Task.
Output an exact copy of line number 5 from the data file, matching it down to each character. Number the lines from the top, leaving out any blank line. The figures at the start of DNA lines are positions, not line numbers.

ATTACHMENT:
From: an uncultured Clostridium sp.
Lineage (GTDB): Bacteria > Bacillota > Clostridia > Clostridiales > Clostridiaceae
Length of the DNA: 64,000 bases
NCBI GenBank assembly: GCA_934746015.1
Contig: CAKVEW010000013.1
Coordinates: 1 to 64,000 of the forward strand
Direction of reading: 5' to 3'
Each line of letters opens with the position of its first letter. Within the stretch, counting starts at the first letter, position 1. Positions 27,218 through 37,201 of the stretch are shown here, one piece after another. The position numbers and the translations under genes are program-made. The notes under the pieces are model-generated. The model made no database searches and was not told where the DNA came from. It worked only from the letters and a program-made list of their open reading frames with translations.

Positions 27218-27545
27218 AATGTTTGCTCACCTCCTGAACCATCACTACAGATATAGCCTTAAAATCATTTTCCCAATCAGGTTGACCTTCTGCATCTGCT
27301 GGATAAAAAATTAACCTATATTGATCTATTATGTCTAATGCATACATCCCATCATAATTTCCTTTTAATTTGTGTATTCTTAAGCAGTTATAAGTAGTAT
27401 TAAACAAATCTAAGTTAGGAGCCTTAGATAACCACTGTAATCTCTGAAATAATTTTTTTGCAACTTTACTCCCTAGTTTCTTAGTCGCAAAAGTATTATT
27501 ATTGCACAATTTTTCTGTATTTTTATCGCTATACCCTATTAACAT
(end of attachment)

Contig: CAKVEW010000013.1